Thursday, September 20, 2012
Truckie from Dubbo leads the world on carbon cuts
A trucking company from North Dubbo NSW is the first officially certified carbon neutral bulk haulage company on the planet.
Not only is it slashing the amount of CO2 its trucks emit, Transforce Bulk Haulage is voluntarily paying a carbon tax to cover the emissions that it has yet to reduce.
Owner Steve Fieldus has just completed the last requirements for certification under the National Carbon Offset Standard, a voluntary program run by Low Carbon Australia, a Commonwealth Government agency.
The process took 10 months. "First we had to measure the company’s carbon footprint, then Steve decided how much of his emissions he could eliminate in the first year,” says Louisa Kiely of Carbon Farmers of Australia (CFA) who managed the process for Transforce.. “This left a gap that we couldn’t fill with savings this coming year. So Steve purchased offsets on the voluntary market,” In this case he contributed to a project for farmers in Africa.
"I wanted to buy offsets from Australian farmers - especially soil carbon offsets - but they aren't available yet. Hopefully next year," he says. “A lot of my customers are farmers and we want to support them because we believe that they can make a huge impact on Global Warming.” He was inspired by attending the annual Carbon Farming Conference and the vision put forward by CFA, a farmer-led organisation that believes those leading scientists who believe that massive increases in photosynthesis on the world's farmland can stall global warming long enough for the world to make the shift to low carbon energy sources. (Steve is presenting at this year’s Carbon Farming Conference In Dubbo, 23-24 October)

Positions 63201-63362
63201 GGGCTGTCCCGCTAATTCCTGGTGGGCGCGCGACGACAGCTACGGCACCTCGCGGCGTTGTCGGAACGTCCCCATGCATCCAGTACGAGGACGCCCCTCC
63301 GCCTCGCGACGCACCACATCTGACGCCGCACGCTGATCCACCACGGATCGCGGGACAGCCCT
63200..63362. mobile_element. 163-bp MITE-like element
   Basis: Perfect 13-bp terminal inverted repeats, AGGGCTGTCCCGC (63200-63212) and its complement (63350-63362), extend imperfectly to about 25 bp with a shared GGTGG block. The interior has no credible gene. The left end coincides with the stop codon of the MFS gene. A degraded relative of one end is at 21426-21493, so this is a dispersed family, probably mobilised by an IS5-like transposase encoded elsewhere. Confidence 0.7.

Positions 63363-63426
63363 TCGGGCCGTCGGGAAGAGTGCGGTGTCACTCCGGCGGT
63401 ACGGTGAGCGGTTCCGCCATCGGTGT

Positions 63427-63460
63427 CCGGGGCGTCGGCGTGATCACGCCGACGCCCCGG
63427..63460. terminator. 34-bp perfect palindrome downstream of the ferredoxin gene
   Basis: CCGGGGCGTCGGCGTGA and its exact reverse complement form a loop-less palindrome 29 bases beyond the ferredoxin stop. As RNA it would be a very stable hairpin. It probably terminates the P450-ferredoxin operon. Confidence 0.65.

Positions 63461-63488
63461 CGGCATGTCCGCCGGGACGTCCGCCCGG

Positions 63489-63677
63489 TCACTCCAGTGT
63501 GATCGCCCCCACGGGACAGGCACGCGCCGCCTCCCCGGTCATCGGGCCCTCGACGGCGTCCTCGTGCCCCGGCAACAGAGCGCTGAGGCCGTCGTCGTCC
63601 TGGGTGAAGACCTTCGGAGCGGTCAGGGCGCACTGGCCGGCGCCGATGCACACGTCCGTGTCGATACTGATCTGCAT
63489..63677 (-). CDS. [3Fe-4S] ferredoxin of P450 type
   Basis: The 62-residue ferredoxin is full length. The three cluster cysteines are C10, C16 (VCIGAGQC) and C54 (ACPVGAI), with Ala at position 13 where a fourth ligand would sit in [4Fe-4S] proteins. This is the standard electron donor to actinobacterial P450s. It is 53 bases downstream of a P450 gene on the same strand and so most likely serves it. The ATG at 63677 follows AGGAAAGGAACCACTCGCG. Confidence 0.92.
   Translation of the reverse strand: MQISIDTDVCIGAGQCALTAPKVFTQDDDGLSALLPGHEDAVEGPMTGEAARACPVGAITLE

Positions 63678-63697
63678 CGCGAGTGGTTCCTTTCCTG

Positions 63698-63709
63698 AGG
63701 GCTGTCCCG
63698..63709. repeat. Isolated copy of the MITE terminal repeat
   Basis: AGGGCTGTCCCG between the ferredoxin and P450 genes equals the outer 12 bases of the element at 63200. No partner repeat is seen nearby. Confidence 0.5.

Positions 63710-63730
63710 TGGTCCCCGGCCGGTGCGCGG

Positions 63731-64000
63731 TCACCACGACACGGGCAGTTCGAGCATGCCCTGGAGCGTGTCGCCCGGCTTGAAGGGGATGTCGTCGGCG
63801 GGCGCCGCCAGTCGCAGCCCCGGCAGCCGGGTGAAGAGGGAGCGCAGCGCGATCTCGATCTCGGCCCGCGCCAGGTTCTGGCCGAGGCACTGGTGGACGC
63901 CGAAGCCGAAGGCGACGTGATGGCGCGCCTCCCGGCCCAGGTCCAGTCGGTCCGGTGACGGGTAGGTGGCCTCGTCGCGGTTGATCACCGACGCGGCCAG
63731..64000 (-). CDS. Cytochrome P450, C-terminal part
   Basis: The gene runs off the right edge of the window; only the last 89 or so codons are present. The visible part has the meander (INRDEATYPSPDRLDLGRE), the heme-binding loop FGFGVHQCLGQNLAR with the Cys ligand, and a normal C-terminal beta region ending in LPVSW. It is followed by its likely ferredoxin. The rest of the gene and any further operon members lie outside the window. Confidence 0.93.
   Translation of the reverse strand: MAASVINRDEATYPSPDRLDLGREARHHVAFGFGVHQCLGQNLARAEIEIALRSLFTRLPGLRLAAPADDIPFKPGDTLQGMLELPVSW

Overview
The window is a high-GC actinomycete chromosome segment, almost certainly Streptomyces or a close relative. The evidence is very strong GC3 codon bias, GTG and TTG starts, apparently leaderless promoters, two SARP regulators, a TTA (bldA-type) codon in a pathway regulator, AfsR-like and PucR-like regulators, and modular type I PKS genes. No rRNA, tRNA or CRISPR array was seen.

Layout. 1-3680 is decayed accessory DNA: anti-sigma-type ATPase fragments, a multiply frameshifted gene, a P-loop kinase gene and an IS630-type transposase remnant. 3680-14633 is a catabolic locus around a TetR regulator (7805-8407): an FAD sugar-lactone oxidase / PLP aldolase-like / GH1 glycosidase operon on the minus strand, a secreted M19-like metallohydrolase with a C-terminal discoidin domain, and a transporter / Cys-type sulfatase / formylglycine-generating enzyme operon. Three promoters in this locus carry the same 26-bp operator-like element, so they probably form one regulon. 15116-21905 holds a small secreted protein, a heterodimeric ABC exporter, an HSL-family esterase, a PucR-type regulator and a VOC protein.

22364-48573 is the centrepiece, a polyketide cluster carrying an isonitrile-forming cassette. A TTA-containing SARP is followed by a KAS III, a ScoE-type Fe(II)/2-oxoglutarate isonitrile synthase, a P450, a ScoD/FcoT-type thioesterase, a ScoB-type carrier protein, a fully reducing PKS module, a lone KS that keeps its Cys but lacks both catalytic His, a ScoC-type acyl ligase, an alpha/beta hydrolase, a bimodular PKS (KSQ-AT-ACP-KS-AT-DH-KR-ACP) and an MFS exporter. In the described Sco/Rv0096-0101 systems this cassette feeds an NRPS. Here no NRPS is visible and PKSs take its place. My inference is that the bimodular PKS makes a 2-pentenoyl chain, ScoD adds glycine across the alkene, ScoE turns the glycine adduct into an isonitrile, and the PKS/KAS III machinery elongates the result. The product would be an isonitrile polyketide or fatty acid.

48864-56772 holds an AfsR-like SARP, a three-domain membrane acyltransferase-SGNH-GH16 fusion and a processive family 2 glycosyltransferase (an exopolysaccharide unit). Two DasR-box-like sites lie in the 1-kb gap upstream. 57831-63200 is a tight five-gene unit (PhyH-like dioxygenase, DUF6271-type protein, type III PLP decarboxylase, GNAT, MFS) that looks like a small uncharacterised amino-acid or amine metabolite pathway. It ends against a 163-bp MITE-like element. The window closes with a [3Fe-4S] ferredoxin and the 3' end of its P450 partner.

Steve is convinced that the world will be a safer place for his 4 children and grandchildren if other companies follow his lead. "There's a lot of debate about climate change - who knows what's right, but if the majority of the world's recognized scientists are right, we had better have done something."
Steve wants the Government to consider his voluntary approach to reducing emissions verses the plan to phase out the diesel rebate scheme in 2014. Transforce is using the twin strategies of engine technology upgrades and driver incentives to deliver reductions in fuel usage and carbon emissions each year. In the meantime, Steve believes he will impress his customers and prospects with his feat. "It's a win/ win for our customers, for our business and for the kids of the future," he says.
*Many transport companies have gone some way towards neutralising their carbon emissions, particularly in Europe, but no bulk haulage company is reported to have achieved it yet with their entire operation.
Posted by Michael Kiely at 10:04 PM